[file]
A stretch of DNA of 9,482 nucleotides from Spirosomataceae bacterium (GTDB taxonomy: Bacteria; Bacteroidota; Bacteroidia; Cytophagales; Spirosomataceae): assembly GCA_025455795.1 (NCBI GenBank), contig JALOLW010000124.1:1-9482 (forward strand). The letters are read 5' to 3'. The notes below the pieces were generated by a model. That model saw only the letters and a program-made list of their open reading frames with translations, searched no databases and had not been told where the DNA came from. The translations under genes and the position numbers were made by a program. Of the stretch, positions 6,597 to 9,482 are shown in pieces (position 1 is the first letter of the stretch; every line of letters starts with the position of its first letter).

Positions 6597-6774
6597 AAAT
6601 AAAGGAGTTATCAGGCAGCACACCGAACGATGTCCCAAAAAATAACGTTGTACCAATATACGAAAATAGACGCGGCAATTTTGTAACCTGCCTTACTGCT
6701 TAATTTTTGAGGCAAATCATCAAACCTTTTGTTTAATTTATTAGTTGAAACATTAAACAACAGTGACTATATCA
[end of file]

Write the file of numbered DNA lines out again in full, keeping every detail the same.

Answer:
A stretch of DNA of 9,482 nucleotides from Spirosomataceae bacterium (GTDB taxonomy: Bacteria; Bacteroidota; Bacteroidia; Cytophagales; Spirosomataceae): assembly GCA_025455795.1 (NCBI GenBank), contig JALOLW010000124.1:1-9482 (forward strand). The letters are read 5' to 3'. The notes below the pieces were generated by a model. That model saw only the letters and a program-made list of their open reading frames with translations, searched no databases and had not been told where the DNA came from. The translations under genes and the position numbers were made by a program. Of the stretch, positions 6,597 to 9,482 are shown in pieces (position 1 is the first letter of the stretch; every line of letters starts with the position of its first letter).

Positions 6597-6774
6597 AAAT
6601 AAAGGAGTTATCAGGCAGCACACCGAACGATGTCCCAAAAAATAACGTTGTACCAATATACGAAAATAGACGCGGCAATTTTGTAACCTGCCTTACTGCT
6701 TAATTTTTGAGGCAAATCATCAAACCTTTTGTTTAATTTATTAGTTGAAACATTAAACAACAGTGACTATATCA